Iron Maiden’s holding company have launched a $2million (£1.58million) trademark infringement lawsuit against the makers of a video game called Ion Maiden.
The lawsuit filed by Iron Maiden Holdings Limited at the Central District of California court on Tuesday (28th May) accuses 3D Realms Entertainment of using an “incredibly blatant” and “virtually identical imitation of the Iron Maiden trademark.”
Demanding $2million (£1.58million) in damages, the suit claims that the game’s title causes “confusion among customers” and it’s “nearly identical to the Iron Maiden trademark in appearance, sound and overall commercial impression.”
The papers add: “Customers who view Defendant’s video game and merchandise are likely to believe that Iron Maiden is somehow affiliated with Defendant.”
Iron Maiden Holdings Limited also argue that the game’s main character Shelley Harrison alludes to the band’s sole constant member Steve Harris and that a skull icon has parallels to Iron Maiden’s mascot Eddie.
It’s also claimed in the lawsuit that there are similarities to Iron Maiden’s own video game Legacy of the Beast – which inspired the 2018/2019 tour of the same name.
Iron Maiden Holdings Limited also provided examples of things fans have written online presuming Ion Maiden was linked to the band.
On top of the damages, Iron Maiden’s suit also demands 3D Realms stop using “confusingly similar” products and relinquish their ownership of ionmaiden.com.
3D Realms responded on Twitter today, writing: “We’ve recently heard about a lawsuit filed in California by the band Iron Maiden, claiming our old-school first-person shooter Ion Maiden (@Bombshell_Game) is infringing on their trademark.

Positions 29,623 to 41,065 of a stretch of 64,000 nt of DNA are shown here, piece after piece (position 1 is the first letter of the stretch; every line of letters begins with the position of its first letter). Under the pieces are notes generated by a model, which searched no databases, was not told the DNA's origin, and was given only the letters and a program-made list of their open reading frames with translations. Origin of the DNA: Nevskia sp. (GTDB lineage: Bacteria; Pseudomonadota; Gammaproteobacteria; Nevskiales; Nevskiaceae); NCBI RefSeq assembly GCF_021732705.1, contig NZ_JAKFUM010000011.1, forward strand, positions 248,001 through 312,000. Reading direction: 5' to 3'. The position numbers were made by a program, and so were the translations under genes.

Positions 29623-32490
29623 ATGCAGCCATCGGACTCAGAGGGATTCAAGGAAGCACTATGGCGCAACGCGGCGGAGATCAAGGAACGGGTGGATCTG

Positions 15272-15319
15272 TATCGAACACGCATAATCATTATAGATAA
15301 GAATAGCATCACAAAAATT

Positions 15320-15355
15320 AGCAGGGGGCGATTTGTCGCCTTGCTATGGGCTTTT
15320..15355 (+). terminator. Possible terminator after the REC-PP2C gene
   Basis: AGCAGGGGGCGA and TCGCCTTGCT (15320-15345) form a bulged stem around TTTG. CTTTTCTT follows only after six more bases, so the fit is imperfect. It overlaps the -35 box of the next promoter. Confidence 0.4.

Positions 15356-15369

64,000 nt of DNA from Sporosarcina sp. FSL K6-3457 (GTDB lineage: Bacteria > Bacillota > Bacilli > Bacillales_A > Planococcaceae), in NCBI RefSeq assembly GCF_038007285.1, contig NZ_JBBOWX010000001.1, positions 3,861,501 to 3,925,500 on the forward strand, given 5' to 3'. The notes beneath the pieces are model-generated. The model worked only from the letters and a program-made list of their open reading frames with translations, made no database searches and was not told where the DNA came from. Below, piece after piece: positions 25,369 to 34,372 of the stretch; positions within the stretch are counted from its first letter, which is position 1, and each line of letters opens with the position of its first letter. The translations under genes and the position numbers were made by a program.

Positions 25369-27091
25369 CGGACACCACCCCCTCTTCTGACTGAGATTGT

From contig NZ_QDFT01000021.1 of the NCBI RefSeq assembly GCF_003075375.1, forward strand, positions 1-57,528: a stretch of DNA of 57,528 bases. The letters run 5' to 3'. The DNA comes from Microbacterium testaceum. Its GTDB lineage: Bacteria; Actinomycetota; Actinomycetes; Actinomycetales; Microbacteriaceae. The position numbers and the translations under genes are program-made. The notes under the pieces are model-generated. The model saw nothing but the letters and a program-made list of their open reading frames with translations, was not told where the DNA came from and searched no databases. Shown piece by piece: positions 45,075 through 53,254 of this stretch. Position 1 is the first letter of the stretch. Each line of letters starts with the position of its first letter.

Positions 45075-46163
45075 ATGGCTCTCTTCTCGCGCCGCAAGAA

“From what we’ve heard, the suit claims our main character Shelly Harrison, originally debuting in 2016’s Bombshell, is based on their musician Steve Harris; our skull bomb icon found in-game is based on their skeleton mascot Eddie; our logo in itself is based on theirs; and other frivolous claims anyone who has played Ion Maiden would find more over the top than Shelly’s “Loverboy”, her signature 18-round triple-barreled revolver.
“We at 3D Realms, our co-publishers 1C Entertainment, and developer Voidpoint will review our options once we receive official notice of the lawsuit and will make any necessary decisions at the appropriate time.
“Regardless, everyone continues to work diligently on Ion Maiden to deliver the best possible experience later this year.”
One of the UK's leading IP litigators, Alexandra Brodie, who is a partner at Gowling WLG, told Planet Rock: “The people behind Ion Maiden have just discovered that their tongue-in-cheek (or coldly calculated) attempt to raise awareness of their new product by adopting a name that, together with the nature of the game, calls to mind Iron Maiden's very strong brand reputation may well cost them dearly.
“What can seem like clever word-play often amounts to trade mark infringement and so this issue is a timely reminder to do your brand clearance alongside your product development. Not only can an infringing product name cost you in legal fees and damages but the delay caused by the need to rebrand your product and very fact of rebranding will also result in wasted money on lost advertising and the need to pay more money to rebrand and re-advertise. Coupled with the delay in revenue stream due to the delay in bringing product to market means the word play starts to look less amusing.”